Novus Light Home


Assembly of a High NA EUV tool in joint imec-ASML High-NA lab at ASMLs headquarters in Veldhoven, the Netherlands Credit ASML

This week, at the 2024 Advanced Lithography + Patterning Conference, imec, a world-leading research and innovation hub in nanoelectronics and digital technologies, will present the progress made in EUV processes, masks, and metrology prepared for enabling high-numerical aperture (High-NA) extreme ultraviolet (EUV) lithography.

Key achievements are reported on resist and underlayer development, mask enhancement, optical proximity correction (OPC) development, at-resolution field stitching, reduction of stochastic failures, and improved metrology and inspection. With these results, imec demonstrates readiness for transferring the EUV processes into the joint imec-ASML High-NA EUV Lab, built around the first prototype High-NA EUV scanner. 

Steven Scheer, senior vice president of Advanced Patterning, Process and Materials at imec: “The first High-NA EUV scanner (TWINSCAN EXE:5000) has been assembled by ASML and the first wafers will be exposed soon. In the next few months, the joint imec-ASML High-NA EUV Lab will be operational, and access will be provided to the High-NA customers. The High-NA EUV lab, with the installed equipment and processes, enables an early start of High-NA EUV learning for the customers before tools are operational in their fabs. It has been imec’s role, in tight collaboration with ASML and our extended supplier network, to ensure timely availability of advanced resist materials, photomasks, metrology techniques, (anamorphic) imaging strategies, and patterning techniques. Readiness of these processes for High-NA enablement is shown in more than 25 papers presented at the 2024 SPIE Adv Litho & Patt Conference.”   

Field stitching is a key enabler in High-NA: field stitching is needed because of the anamorphic lens (i.e., a lens with different de-magnification in the x and y directions), resulting in field sizes of half of the conventional scanner field size. Imec will share the latest insights that enable at-resolution stitching based on work done with ASML and our mask shop partners on imec’s NXE:3400C scanner. At-resolution stitching will reduce the need for design changes to cope with the field size reduction.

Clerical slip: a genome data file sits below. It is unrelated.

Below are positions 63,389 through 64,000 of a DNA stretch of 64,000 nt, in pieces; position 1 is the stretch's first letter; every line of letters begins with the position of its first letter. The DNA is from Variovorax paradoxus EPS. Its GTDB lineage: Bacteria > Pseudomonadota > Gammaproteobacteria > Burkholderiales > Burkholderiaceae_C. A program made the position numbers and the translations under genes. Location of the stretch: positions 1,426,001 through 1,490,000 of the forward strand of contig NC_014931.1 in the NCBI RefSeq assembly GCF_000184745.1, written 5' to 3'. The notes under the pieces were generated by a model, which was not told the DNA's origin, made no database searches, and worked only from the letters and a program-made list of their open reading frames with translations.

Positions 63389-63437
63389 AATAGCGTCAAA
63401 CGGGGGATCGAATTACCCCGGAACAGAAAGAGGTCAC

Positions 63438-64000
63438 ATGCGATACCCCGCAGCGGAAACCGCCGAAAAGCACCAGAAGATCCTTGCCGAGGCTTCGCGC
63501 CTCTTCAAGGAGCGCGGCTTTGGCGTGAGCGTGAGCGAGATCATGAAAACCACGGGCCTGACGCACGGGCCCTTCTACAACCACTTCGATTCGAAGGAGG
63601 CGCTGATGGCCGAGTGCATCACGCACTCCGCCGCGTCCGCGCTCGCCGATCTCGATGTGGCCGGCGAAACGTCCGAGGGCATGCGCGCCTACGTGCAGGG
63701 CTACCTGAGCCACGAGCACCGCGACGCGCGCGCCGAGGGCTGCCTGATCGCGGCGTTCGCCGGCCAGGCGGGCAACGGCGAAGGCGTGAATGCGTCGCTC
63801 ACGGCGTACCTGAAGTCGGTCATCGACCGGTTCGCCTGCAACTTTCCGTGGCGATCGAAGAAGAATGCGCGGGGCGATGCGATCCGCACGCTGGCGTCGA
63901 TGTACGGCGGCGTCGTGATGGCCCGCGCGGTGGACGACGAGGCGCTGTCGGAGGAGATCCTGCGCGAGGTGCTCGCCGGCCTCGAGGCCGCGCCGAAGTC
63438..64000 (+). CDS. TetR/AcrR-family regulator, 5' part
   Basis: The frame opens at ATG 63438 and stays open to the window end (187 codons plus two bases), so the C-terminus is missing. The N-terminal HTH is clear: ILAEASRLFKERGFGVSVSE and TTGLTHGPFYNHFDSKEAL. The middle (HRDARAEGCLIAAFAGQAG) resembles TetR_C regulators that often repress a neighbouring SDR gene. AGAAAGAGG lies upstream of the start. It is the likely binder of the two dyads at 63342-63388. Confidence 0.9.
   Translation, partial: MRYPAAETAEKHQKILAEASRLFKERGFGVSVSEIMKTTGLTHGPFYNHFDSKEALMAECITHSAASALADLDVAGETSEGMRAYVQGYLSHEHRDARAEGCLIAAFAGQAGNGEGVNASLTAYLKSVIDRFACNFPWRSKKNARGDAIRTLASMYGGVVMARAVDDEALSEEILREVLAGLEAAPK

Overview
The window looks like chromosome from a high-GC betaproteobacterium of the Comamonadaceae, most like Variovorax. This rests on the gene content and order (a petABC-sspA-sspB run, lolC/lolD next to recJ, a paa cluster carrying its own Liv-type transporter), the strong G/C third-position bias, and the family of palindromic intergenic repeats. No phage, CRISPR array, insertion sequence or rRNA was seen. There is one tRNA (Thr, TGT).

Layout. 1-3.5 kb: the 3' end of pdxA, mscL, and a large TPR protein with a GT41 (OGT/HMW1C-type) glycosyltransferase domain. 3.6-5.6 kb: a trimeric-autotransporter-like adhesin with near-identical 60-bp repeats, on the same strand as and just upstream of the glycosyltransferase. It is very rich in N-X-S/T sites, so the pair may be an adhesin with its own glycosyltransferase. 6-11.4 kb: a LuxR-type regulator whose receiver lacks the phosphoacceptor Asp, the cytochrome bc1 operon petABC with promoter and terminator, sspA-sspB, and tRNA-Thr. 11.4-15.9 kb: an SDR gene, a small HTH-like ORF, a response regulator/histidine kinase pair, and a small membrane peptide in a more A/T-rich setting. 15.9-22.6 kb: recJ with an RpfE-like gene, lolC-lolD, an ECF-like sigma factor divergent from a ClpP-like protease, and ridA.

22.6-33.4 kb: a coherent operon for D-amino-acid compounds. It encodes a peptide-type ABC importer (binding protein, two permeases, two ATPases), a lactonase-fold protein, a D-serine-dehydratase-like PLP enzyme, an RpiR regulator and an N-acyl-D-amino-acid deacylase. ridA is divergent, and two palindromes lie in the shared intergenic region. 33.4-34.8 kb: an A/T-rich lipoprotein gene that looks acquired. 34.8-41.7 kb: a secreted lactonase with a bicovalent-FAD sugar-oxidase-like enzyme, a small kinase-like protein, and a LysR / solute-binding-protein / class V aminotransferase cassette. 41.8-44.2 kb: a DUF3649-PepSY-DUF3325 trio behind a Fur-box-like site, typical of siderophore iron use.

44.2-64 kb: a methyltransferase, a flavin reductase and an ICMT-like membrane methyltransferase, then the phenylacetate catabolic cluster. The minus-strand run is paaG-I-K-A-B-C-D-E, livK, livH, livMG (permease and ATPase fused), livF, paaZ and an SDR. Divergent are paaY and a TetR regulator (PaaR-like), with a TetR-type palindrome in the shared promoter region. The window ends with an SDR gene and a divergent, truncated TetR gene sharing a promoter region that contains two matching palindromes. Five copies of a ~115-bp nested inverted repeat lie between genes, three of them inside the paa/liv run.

On the material and process side, it is clear that metal-oxide resists (MORs) are still in the lead for metal line/space patterns. Imec will present the advancements of MOR in terms of EUV dose-to-yield reduction. The selection of the specific underlayer, optimization of the development process, choice of mask absorber, mask bias and mask tonality were leading to a more than 20% dose reduction for lines and spaces, without increased roughness or stochastic failures. Also, tip-to-tip dimensions were not negatively impacted by these dose reduction activities. The dose reduction work continues and is highly appreciated by our chip makers, since it leads to EUV cost reduction due to the higher scanner throughput. 

An unexpected result was obtained by using MOR resists with a binary bright field mask for contact hole patterning. A 6% dose reduction with a 30% local CD uniformity (LCDU) improvement was achieved after pattern transfer when comparing to a positive tone chemically amplified resist (CAR) and a binary dark field mask transferred in the same stack. A remaining concern of bright field masks for contact holes is the mask quality and defectivity. This will need careful investigation to make MOR an option for contact holes. Until then, positive tone CAR resists with dark field masks will be the leading candidates for contact and via patterning in High-NA EUV. 

High-NA also requires improvements in metrology and inspection, giving the higher resolution (by the high NA) and thinner films (by the reduced depth of focus (DOF)). Imec will present new results on e-beam and deep-UV (DUV) inspection, showing that new best-known methods (BKMs) are in place to find High-NA relevant stochastic patterning failures, such as hexagonal contact holes. In addition, several machine learning techniques (based on denoising SEM micrographs) will be proposed to facilitate the small defect inspection and classification.  

Finally, imaging improvements through source-mask optimizations and anamorphic mask OPC (considering the need for stitching) will be presented by imec and partners. 

Back Back to News

Illuminating Products

Copyright © 2024 Novus Media Today Group, LLC. All rights reserved. Website design and build by MM Design.